Govt. principals should role up their sleeves: Namwandi

04 Feb 2014 18:50pm
WINDHOEK O4 FEB (NAMPA) – Principals of poor-performing schools will be demoted if they do not perform above standard, the Minister of Education said here on Tuesday.
Dr David Namwandi issued the warning when he addressed principals from Khomas regional government schools whose learners did not fare well in the 2013 national Higher and Ordinary level examinations.
The minister said during the meeting held at the Government Auditorium that one of his options is to give other professionals the opportunity to lead schools to ensure that quality teaching and learning take place.
“The principal is the head, the leader, the one who sets and manipulates the playing field, therefore you are responsible,” he stressed.
Another option, he said, is to extend a helping hand.
Thus, a series of workshops will be arranged for principals of best-performing schools to share their experiences and examples of best practices with principals of poor-performing schools, said Namwandi.
“It is compulsory that you, the principals of poor-performing schools in the capital, attend these events to learn lessons and put them to good use,” he noted.
He also urged principals to discipline teachers at their respective schools and to persuade these teachers to work extra hours to obtain better results in the future.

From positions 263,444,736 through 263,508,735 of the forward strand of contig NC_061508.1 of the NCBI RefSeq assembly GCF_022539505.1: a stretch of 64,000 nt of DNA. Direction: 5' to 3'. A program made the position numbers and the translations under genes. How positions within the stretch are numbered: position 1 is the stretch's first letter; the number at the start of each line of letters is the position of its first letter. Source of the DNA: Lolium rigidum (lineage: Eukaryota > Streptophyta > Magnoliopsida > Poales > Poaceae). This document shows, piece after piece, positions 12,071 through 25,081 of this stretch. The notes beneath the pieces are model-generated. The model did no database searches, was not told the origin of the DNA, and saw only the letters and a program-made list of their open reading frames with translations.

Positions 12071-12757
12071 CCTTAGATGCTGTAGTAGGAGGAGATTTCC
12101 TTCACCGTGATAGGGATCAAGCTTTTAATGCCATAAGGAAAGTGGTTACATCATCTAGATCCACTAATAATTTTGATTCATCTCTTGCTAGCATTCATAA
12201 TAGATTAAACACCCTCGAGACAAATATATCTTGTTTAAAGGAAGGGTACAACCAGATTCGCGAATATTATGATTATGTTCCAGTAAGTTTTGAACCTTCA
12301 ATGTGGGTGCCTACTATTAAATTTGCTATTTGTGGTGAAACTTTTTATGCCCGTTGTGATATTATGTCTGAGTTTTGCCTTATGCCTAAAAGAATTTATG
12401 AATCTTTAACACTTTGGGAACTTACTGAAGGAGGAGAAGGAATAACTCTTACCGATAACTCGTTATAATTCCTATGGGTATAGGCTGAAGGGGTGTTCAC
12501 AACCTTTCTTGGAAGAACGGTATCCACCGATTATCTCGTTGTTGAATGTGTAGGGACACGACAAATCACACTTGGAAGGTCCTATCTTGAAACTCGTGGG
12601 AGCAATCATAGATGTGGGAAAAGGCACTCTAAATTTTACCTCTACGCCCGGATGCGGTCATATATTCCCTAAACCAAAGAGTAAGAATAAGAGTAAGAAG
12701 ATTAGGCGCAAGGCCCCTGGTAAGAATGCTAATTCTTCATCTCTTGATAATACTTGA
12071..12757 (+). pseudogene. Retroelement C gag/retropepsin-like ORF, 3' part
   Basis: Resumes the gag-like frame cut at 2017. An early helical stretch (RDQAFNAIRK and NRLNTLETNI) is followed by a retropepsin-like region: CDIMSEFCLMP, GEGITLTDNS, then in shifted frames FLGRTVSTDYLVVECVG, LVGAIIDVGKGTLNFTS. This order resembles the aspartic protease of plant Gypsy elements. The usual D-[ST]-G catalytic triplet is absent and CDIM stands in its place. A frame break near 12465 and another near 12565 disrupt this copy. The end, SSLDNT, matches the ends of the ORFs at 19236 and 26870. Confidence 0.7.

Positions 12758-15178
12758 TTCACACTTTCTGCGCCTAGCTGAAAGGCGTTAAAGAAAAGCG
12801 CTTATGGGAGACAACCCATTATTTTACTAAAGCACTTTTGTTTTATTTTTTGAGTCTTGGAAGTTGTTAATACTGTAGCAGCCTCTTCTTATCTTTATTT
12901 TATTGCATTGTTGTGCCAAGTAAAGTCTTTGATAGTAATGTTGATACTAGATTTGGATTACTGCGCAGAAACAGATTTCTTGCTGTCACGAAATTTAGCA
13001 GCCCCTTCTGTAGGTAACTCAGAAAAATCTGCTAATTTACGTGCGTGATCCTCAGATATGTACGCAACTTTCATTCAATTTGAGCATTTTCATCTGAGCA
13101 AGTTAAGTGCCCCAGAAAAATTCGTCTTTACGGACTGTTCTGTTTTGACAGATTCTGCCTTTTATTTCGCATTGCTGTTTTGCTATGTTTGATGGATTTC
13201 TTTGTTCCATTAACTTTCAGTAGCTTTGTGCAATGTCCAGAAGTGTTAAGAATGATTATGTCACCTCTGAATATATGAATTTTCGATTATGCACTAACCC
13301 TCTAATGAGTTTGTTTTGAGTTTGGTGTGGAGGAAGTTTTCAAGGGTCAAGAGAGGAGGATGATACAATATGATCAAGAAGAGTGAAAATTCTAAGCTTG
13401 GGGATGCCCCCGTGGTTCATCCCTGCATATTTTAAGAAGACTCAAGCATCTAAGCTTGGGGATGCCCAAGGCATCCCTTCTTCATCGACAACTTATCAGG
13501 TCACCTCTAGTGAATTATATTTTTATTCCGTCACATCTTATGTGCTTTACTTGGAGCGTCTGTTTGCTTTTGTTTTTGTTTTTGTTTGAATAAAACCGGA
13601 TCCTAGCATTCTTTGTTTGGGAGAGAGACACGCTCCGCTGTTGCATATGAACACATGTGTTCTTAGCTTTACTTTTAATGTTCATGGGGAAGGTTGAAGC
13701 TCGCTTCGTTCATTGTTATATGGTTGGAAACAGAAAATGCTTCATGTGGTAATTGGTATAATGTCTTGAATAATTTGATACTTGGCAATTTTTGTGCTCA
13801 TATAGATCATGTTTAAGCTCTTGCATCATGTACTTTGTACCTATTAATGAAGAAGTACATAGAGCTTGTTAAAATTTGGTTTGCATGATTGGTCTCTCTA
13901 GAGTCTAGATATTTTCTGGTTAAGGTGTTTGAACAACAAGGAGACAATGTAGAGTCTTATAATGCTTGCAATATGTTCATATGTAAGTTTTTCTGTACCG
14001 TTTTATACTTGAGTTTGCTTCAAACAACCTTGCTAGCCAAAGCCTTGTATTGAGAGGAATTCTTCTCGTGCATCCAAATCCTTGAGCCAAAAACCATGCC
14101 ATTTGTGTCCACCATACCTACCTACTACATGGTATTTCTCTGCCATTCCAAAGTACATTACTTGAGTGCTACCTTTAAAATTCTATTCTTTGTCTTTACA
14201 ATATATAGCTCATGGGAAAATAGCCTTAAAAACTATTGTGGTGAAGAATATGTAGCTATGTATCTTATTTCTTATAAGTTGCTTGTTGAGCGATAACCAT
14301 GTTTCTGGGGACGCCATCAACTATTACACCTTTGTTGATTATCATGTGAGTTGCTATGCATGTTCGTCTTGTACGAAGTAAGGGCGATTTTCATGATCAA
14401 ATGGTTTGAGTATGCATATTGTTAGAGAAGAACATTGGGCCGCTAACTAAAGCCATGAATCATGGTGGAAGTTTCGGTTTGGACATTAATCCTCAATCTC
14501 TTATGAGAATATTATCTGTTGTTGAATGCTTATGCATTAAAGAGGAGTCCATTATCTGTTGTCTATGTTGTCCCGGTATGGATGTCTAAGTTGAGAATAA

Namwandi added that principals should seriously examine and develop strategies to improve the standards of their schools and teachers.
“The regional education office is ready to assist, the expertise is available, try to use it to your benefit,” he noted.
Furthermore, the minister gave the principals four directives to follow to efficiently build their schools.
Firstly, they must operate their schools differently from the way they operated last year, and secondly, they must serve learners, parents, teachers and the public at large well.
Thirdly, principals must maximise their time on school-related tasks, and fourthly, they must ensure that learners, teachers and principals communicate with each other.
“Give the Namibian child his and her dues – quality education,” he urged.
(NAMPA)
GC/ND/